3 In the case of a positive process gain, the PID controller should try to bring a negative error E( < 0, defined as E( = SP(Y( towards zero by increasing U(. That means, to make E( < 0 increase, the controller should increase U(, which will eventually make Y( increase. Controller with direct action will provide this type of behavior (K c >0). In the case of a negative process gain, the PID controller should try to bring a positive error E( > 0 towards zero by increasing U(. That means, to make E( > 0 decrease, the controller should increase U(, which will eventually make Y( decrease. Controller with reverse action will provide this type of behavior (K c <0). Integral action is important to eliminate the steady state error, also known as offset. In other words, the controller will always tend to eliminate the offset when integral action is active. In the case of integral time, note in Eq that its reciprocal is used in the controller expression. Therefore, the larger τi the least is the effect of the integral action. τi=0 eliminates the integral action term in the controller. The derivative action is rarely used as the controller output responds to changes in its input derivative ( de ). Some problems in the implementation of the derivative action arise when the Y( is noisy. Noisy dt signals tend to change derivative quite often. Because E( = SP(Y(, if the output derivative changes, the error derivative will also change drastically. This effect will propagate the noise to process components like valves and actuators. After this short background you are ready to use the Process PID Control Tuner to determine the best tuning parameters for your PID controller. Some performance specification of the closed loop response are based on the settling time (time that it is necessary for the output to be within 5% from the setpoint based on the output response span), or the response overshoot (response pick measured from the setpoint line). Figures 5.9 and 5.10 in the book illustrate the different closed loop performance specifications. If you are looking to configure a PID controller based on how well it brings the process output back to its original setpoint in the presence of a load disturbance, you are considering the regulator instead of the servo problem. The regulator problem is represented in the following diagram:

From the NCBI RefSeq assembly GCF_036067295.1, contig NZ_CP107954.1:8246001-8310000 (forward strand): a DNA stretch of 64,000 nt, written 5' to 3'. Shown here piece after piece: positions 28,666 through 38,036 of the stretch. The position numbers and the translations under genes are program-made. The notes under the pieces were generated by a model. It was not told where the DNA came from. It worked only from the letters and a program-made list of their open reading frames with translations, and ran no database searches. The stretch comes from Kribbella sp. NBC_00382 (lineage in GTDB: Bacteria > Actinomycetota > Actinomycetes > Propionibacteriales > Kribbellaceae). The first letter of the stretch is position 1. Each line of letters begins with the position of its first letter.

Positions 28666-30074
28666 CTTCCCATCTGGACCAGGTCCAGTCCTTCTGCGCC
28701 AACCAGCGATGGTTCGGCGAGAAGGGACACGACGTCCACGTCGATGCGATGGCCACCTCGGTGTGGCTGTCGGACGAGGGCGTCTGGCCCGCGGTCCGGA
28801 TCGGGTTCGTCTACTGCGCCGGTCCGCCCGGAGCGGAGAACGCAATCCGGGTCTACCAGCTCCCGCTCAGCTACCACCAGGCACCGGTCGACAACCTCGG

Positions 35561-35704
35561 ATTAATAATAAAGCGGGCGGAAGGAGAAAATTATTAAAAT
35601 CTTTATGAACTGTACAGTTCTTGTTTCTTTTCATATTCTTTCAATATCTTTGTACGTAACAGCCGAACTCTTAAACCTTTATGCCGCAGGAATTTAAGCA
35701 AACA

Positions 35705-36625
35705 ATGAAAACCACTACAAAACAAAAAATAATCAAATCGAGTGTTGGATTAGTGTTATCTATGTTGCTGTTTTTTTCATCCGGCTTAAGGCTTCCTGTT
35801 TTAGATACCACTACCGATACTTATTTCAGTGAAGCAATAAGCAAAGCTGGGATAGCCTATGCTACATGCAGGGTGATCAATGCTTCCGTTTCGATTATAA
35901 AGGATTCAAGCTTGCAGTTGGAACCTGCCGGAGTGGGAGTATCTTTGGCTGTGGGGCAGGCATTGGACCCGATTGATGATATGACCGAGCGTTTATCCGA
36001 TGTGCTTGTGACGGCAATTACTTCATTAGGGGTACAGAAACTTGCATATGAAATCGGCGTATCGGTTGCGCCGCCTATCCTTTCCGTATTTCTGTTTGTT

4 D( G  E( U( Y( Gc G + + and its respective closed loop transfer function is given by: Gcl Y ( D( 1 G GcG where D( represents the load or disturbance. Note that the output Y( is the addition of two signals. Typical regulator problem example is the presence of wild flows in a mixing process. A tank process could be mixing a manipulated flow U( and a wild flow D(. The controller main task will consist of adjusting the manipulated flow U( in order to reject the fluctuations in the tank concentration Y( due to changes in the disturbance or perturbation flow D(. Most of the PID tuning rules mentioned above apply for the servo as well as for the regulator problem. Note that he closed loop transfer function denominator is the same regardless of type of problem being considered. An example VI ( Virtual Instrument ) has been developed in LabVIEW to simulate openloop or closedloop dynamic responses for process control systems under PID control. The VI is accessible through a web browser. The instructions below explain how to launch and navigate the tuner using an example. Click on the Process_Tuner.html page ( which has the LabVIEW VI running in a browser ) You ll need the LabVIEW 8.6 RunTime engine ( a free plugin from NI ). This only has to be done the first time. You don t need LabVIEW itself installed. If you do have LabVIEW 8.6, the RunTime engine is already installed.